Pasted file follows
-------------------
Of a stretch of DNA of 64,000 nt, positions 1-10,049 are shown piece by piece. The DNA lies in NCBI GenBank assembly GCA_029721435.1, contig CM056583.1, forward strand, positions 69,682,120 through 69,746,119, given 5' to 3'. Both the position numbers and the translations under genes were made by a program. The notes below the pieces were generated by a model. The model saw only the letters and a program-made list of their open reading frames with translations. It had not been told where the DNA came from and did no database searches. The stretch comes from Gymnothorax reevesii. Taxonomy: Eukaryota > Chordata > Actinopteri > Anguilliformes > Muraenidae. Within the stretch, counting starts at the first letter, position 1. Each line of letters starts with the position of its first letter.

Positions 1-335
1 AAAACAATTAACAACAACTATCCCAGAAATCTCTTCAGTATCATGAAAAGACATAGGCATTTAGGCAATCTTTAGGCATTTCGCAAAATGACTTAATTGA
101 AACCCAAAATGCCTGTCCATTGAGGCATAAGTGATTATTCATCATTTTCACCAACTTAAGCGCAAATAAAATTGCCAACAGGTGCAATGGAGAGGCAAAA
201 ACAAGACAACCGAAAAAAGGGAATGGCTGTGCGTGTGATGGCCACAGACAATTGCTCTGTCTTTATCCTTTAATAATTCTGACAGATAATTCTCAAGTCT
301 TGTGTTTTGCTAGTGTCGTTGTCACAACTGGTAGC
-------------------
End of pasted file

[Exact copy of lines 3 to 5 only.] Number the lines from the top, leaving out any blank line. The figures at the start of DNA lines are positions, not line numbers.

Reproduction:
1 AAAACAATTAACAACAACTATCCCAGAAATCTCTTCAGTATCATGAAAAGACATAGGCATTTAGGCAATCTTTAGGCATTTCGCAAAATGACTTAATTGA
101 AACCCAAAATGCCTGTCCATTGAGGCATAAGTGATTATTCATCATTTTCACCAACTTAAGCGCAAATAAAATTGCCAACAGGTGCAATGGAGAGGCAAAA
201 ACAAGACAACCGAAAAAAGGGAATGGCTGTGCGTGTGATGGCCACAGACAATTGCTCTGTCTTTATCCTTTAATAATTCTGACAGATAATTCTCAAGTCT